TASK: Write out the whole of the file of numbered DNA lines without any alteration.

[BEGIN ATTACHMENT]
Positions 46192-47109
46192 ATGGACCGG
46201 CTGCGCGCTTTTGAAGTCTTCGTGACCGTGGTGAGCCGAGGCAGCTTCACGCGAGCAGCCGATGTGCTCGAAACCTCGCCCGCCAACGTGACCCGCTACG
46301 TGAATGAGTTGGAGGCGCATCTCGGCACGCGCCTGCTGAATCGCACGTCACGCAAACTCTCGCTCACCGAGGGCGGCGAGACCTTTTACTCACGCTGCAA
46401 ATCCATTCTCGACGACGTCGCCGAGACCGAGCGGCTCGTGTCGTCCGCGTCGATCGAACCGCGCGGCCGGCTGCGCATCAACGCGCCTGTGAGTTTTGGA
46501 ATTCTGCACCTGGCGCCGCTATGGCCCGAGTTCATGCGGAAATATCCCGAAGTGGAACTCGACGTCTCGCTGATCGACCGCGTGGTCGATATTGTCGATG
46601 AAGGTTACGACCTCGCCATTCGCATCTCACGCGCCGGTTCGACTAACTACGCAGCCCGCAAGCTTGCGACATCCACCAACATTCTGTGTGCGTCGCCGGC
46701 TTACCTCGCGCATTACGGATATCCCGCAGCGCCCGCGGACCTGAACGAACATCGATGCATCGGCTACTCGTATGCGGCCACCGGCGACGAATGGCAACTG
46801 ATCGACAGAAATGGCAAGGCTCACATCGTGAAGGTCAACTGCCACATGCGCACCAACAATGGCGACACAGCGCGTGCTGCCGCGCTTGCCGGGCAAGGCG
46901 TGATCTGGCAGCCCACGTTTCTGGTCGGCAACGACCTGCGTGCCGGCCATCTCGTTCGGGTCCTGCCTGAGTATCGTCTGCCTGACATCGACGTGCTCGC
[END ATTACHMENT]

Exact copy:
Positions 46192-47109
46192 ATGGACCGG
46201 CTGCGCGCTTTTGAAGTCTTCGTGACCGTGGTGAGCCGAGGCAGCTTCACGCGAGCAGCCGATGTGCTCGAAACCTCGCCCGCCAACGTGACCCGCTACG
46301 TGAATGAGTTGGAGGCGCATCTCGGCACGCGCCTGCTGAATCGCACGTCACGCAAACTCTCGCTCACCGAGGGCGGCGAGACCTTTTACTCACGCTGCAA
46401 ATCCATTCTCGACGACGTCGCCGAGACCGAGCGGCTCGTGTCGTCCGCGTCGATCGAACCGCGCGGCCGGCTGCGCATCAACGCGCCTGTGAGTTTTGGA
46501 ATTCTGCACCTGGCGCCGCTATGGCCCGAGTTCATGCGGAAATATCCCGAAGTGGAACTCGACGTCTCGCTGATCGACCGCGTGGTCGATATTGTCGATG
46601 AAGGTTACGACCTCGCCATTCGCATCTCACGCGCCGGTTCGACTAACTACGCAGCCCGCAAGCTTGCGACATCCACCAACATTCTGTGTGCGTCGCCGGC
46701 TTACCTCGCGCATTACGGATATCCCGCAGCGCCCGCGGACCTGAACGAACATCGATGCATCGGCTACTCGTATGCGGCCACCGGCGACGAATGGCAACTG
46801 ATCGACAGAAATGGCAAGGCTCACATCGTGAAGGTCAACTGCCACATGCGCACCAACAATGGCGACACAGCGCGTGCTGCCGCGCTTGCCGGGCAAGGCG
46901 TGATCTGGCAGCCCACGTTTCTGGTCGGCAACGACCTGCGTGCCGGCCATCTCGTTCGGGTCCTGCCTGAGTATCGTCTGCCTGACATCGACGTGCTCGC